Let
where \(p_{k}\neq0\). Then
where \(Q(z)\) and \(Q_{1}(z)\) are polynomials of degree at most \(k2\). Equalities (3.12) and (3.14) imply that
that is,
By Lemma 3.2 we obtain
outside a possible set of finite logarithmic measure E. As \(z=r\notin E\cup[0, 1]\), and \(r\rightarrow\infty\), we deduce by (3.15) and (3.16) that
where M is a positive constant.
We can find a sequence \(\{z_{k}\}\) (\(z_{k}\rightarrow\infty\)) such that \(z_{k}=r_{k}\notin E\cup[0, 1]\), and \(cp_{k} z_{k}^{k1}=cp_{k}r_{k}^{k1}\) as \(r_{k}\rightarrow\infty\). We obtain
By (3.17) and (3.18), for any given ε (\(0<\varepsilon<\frac {k\rho(m)}{2}\)), we obtain
which is impossible. Hence we proved that \(\max\{\lambda(g), \lambda (\frac{1}{g})\}=\rho(g)\). Theorem 2.1 is thus proved.
Proof of Theorem 2.2
Suppose that (2.2) has a rational solution \(g(z)\) and has poles \(l_{1}, l_{2},\dots,l_{k}\). Hence \(g(z)\) can be represented as
where \(b_{0},\dots,b_{r}, t_{js_{j}},\dots,t_{j1}\) are constants.
(i) If \(d>f\) and \(df\) is an even number, then (2.2) and (4.1) imply that
Let \(\deg H(z)=h\) and \(\deg K(z)=k\). Suppose \(h< k\). Then
From (4.2) with (4.3) we obtain
This is impossible, since \(\frac{D(z)}{F(z)}\rightarrow\infty\) as \(z\rightarrow\infty\).
Suppose \(h=k\). Then
where \(\beta\in\mathbb{C}\setminus\{0\}\). Relations (4.2) and (4.4) yield that
a contradiction, since \(\frac{D(z)}{F(z)}\rightarrow\infty\) as \(z\rightarrow\infty\). Hence, we obtain that \(h>k\). So \(b_{r}\neq0\) (\(r\geq1\)). As \(z\rightarrow\infty\), we have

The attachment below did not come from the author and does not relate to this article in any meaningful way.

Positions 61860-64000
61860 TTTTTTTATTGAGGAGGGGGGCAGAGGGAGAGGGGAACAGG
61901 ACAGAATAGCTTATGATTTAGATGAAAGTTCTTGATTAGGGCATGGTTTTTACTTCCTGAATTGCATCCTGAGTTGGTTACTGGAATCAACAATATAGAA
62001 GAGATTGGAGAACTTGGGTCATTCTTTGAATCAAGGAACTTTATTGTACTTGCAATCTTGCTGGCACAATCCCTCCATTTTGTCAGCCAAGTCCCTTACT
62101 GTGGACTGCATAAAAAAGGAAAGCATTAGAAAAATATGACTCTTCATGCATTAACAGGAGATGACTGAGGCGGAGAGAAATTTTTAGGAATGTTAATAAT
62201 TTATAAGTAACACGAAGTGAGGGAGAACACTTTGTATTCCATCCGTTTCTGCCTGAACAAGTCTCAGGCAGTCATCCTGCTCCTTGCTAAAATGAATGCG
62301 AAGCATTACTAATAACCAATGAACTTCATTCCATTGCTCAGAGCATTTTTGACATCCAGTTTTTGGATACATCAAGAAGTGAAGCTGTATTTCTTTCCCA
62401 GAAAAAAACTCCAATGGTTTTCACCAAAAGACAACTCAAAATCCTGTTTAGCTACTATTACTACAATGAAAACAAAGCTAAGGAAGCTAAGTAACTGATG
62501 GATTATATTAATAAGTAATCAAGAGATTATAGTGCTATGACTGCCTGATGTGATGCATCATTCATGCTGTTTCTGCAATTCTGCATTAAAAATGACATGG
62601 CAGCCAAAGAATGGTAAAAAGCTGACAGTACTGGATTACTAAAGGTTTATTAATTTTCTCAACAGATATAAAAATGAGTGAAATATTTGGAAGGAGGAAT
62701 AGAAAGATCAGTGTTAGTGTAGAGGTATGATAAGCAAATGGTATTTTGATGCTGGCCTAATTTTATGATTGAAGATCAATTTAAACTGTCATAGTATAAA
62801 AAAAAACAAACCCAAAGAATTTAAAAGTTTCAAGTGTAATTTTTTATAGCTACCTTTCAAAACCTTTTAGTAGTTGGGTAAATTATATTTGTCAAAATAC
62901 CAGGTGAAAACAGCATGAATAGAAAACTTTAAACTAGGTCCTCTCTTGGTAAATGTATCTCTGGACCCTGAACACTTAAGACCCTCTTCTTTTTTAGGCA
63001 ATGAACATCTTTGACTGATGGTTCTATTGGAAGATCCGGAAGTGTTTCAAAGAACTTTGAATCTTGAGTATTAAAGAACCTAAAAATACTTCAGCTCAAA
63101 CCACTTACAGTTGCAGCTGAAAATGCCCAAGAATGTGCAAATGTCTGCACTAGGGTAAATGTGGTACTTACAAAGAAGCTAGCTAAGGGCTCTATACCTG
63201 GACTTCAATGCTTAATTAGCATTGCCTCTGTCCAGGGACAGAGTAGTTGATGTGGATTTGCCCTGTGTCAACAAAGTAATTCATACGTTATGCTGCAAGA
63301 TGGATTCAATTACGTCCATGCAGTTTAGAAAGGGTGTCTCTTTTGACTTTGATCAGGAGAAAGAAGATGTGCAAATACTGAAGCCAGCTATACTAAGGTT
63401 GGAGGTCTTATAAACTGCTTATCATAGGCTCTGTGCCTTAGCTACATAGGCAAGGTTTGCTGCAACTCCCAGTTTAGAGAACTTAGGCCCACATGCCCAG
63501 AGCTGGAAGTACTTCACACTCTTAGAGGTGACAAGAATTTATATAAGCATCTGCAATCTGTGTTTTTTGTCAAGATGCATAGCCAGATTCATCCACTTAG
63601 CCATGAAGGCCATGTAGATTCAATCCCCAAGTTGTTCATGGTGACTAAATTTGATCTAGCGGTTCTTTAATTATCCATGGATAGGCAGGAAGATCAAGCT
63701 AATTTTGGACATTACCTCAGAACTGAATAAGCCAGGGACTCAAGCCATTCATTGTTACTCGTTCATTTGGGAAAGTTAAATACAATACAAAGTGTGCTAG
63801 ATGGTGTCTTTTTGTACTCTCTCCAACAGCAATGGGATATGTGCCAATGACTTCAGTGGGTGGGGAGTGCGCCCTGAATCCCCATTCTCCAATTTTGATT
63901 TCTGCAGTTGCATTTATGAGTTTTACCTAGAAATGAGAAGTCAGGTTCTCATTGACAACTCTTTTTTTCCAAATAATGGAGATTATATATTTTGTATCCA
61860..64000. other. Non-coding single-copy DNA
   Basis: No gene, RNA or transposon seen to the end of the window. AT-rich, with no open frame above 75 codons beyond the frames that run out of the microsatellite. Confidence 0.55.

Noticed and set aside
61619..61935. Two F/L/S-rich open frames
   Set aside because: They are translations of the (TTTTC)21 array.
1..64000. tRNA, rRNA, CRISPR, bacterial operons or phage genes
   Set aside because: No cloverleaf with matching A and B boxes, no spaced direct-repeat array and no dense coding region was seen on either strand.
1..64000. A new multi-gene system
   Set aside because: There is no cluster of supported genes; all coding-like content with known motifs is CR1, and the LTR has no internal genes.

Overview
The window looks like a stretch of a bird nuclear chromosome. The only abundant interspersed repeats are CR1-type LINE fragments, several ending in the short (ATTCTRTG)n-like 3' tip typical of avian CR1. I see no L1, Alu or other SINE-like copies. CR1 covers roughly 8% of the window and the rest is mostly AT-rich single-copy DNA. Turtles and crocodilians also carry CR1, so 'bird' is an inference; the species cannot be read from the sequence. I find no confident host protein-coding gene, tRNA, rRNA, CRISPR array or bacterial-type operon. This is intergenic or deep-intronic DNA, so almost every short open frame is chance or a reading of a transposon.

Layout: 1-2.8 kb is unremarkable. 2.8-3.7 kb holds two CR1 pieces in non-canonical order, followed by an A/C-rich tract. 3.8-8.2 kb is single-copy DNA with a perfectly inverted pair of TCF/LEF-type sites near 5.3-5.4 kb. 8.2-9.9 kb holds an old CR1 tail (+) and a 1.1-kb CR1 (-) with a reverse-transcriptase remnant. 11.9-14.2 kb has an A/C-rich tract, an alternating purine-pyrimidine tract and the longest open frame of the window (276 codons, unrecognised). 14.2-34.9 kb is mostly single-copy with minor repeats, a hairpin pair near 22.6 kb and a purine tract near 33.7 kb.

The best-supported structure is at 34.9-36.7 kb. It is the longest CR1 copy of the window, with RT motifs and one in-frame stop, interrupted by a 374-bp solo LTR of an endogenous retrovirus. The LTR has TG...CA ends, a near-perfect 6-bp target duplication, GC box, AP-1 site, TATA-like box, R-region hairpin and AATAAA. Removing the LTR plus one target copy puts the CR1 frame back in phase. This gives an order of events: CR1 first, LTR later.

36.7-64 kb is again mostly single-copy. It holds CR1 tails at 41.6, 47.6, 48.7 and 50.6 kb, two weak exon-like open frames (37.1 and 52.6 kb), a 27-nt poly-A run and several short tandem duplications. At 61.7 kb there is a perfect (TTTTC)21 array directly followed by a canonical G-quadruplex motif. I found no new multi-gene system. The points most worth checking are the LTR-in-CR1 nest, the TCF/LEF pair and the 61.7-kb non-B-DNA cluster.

where \(\alpha\in\mathbb{C}\setminus\{0\}\). As \(z\rightarrow\infty\), by (4.2) and (4.5) we can deduce
Relation (4.6) implies that
If \(d=f\), then, as \(z\rightarrow\infty\), we obtain
where \(\alpha\in\mathbb{C}\setminus\{0\}\). If \(h< k\), then using the similar method as before, we can obtain a contradiction. If \(h>k\), then \(b_{r}\neq0\) (\(r\geq1\)). By (4.2), as \(z\rightarrow\infty\), we obtain
a contradiction. Hence \(h=k\), that is,
(ii) We next consider the case \(d< f\). Suppose that \(h>k\). Then \(b_{r}\neq0\) (\(r\geq1\)). Using the similar method as before, as \(z\rightarrow\infty\), by (4.2) we obtain that
a contradiction.
If \(h=k\), then using the similar method as before, we obtain
which is a contradiction, since \(\frac{D(z)}{F(z)}\rightarrow0\) as \(z\rightarrow\infty\). Hence \(h< k\). Substituting \(g(z)=\frac{H(z)}{K(z)}\) into (2.2), we have
Since
From this and from (4.8) we have
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Acknowledgements
The author would like to thank the referee for his/her helpful suggestions and comments. The work was supported by the NNSF of China (No. 10771121, 11401387), the NSF of Zhejiang Province, China (No. LQ 14A010007), the NSFC Tianyuan Mathematics Youth Fund (No. 11226094), the NSF of Shandong Province, China (No. ZR2012AQ020 and No. ZR2010AM030), and the Fund of Doctoral Program Research of Shaoxing College of Art and Science (20135018).
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Liu, Y. Some properties of algebraic difference equations of first order. Adv Differ Equ 2017, 334 (2017). https://doi.org/10.1186/s1366201713958
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DOI: https://doi.org/10.1186/s1366201713958
MSC
 30D35
 39B12
Keywords
 meromorphic functions
 difference equations
 value distribution
 finite order